I am grateful to the Minister for allowing me to intervene. Can he give us an update on what happened to all the products that were promised GI status in Japan? Has there been any progress on securing those since his letter to me in November, whether for traditional Cumberland sausage, Beacon Fell Lancashire cheese, Gloucestershire cider or Gloucestershire perry, which might appeal to the hon. Member for Totnes? The last Trade Secretary but one promised they would have GI status in Japan and yet not much progress seems to have been made.

There is a process domestically in Japan, which the hon. Member will be aware of from our debates on that free trade agreement. I would be happy to have a look again at the letter I wrote to him in November and see what progress has been made. This is a work in progress to make sure that our fine food and drink continues to arrive on dinner tables in Japan, where I know that it will be eagerly devoured by our allies and friends in the Pacific.

On the impact of CPTPP on the operation of geographical indicators in the United Kingdom, the Bill relates only to the Government’s agrifood scheme in Britain, where the high standards of our domestic GI scheme will continue to be upheld. For all the reasons I have outlined, I ask the hon. Member for Harrow West to withdraw his amendment.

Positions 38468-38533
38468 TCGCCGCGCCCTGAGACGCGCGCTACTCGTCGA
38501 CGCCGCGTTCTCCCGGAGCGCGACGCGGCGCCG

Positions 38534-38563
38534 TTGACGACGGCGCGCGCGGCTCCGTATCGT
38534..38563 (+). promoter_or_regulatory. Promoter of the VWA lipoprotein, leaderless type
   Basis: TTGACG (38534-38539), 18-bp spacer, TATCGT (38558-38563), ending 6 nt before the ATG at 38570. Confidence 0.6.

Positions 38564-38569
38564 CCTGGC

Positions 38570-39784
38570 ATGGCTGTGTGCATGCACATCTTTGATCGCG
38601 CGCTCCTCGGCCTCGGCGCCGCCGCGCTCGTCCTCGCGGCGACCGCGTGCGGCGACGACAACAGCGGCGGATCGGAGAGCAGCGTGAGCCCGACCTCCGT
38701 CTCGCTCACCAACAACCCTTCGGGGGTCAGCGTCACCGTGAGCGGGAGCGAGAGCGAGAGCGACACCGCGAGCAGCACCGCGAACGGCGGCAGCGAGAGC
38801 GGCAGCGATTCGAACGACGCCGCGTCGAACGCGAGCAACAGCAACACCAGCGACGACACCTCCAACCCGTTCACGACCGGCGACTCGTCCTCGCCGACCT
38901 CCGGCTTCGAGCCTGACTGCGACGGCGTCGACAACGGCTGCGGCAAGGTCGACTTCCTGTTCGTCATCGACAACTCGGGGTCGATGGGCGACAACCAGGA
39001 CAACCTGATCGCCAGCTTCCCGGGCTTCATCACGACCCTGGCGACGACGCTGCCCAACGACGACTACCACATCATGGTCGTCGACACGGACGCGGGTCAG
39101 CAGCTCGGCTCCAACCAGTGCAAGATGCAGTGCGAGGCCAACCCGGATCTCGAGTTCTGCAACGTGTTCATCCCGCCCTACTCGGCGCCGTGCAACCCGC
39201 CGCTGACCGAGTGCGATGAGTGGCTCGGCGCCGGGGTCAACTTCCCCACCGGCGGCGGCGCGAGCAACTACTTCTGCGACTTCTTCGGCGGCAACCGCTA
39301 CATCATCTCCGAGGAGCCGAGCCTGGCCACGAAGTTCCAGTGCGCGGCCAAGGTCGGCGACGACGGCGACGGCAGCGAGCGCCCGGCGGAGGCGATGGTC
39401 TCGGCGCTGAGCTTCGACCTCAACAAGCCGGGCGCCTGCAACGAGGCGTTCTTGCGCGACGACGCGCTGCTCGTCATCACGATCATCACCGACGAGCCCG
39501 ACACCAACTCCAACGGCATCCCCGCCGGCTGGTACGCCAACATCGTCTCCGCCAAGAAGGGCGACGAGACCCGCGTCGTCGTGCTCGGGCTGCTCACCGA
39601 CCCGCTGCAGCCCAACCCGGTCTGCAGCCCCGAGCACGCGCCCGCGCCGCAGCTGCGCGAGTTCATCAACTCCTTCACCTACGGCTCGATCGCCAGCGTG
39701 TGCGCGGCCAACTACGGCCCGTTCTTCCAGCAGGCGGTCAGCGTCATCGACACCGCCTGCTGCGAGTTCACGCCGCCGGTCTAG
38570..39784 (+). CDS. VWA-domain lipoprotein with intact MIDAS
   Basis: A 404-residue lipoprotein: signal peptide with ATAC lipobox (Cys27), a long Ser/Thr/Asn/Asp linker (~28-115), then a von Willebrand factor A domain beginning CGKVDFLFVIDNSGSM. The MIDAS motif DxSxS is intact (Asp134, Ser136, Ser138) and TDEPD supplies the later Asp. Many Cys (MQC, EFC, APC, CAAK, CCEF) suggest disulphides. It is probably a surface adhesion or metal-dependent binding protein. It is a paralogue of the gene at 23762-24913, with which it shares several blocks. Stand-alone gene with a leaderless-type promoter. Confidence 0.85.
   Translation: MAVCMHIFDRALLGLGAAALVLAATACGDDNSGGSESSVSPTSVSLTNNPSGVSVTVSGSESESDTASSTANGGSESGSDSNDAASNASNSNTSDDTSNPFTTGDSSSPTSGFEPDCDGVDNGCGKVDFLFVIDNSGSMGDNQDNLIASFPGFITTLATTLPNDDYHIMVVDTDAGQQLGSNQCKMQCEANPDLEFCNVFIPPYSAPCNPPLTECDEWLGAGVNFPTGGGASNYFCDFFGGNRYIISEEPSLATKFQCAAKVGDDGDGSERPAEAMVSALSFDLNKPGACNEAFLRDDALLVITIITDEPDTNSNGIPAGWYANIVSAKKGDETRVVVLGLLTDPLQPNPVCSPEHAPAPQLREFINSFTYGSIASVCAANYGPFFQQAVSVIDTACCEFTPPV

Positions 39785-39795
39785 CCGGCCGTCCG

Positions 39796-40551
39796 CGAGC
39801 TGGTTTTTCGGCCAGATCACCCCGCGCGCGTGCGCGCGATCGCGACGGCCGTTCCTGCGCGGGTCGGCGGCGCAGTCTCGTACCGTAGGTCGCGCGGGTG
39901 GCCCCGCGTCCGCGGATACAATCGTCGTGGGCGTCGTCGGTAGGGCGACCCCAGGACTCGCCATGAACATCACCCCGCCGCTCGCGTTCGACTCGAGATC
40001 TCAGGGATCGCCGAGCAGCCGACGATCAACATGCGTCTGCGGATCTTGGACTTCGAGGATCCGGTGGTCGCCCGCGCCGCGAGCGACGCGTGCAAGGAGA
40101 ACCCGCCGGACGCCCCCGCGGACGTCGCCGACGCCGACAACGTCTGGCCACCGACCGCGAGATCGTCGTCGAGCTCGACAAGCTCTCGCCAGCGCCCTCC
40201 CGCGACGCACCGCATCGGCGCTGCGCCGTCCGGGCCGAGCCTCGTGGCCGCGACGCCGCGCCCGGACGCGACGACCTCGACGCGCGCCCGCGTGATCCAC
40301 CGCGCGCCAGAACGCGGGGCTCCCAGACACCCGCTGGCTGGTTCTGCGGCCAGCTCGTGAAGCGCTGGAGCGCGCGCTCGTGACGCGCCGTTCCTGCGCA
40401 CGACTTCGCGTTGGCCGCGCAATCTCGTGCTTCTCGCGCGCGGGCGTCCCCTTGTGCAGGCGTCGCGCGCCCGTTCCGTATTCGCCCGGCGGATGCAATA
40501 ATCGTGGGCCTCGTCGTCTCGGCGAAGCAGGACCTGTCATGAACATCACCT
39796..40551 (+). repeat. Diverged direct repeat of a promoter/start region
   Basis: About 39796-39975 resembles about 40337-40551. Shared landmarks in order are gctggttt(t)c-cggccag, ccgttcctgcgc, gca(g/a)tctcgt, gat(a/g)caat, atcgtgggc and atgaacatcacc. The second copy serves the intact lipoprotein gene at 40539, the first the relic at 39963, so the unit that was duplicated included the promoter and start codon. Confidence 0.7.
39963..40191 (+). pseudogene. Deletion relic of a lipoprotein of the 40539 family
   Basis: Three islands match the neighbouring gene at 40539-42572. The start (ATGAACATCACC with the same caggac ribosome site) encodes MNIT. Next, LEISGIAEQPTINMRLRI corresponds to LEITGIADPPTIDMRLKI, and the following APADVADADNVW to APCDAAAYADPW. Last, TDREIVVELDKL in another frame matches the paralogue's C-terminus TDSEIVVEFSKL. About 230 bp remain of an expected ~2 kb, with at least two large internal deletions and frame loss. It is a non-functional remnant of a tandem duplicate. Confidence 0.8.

As I indicated in my initial remarks, amendments 3 and 4 were tabled as probing amendments. I therefore beg to ask leave to withdraw the amendment.

Amendment, by leave, withdrawn.

Clause 4 ordered to stand part of the Bill.

Clause 5

Performers’ rights

I beg to move amendment 5, in clause 5, page 5, line 23, after “country” insert

“which is a member of the Comprehensive and Progressive Agreement for Trans-Pacific Partnership”.

With this it will be convenient to discuss the following: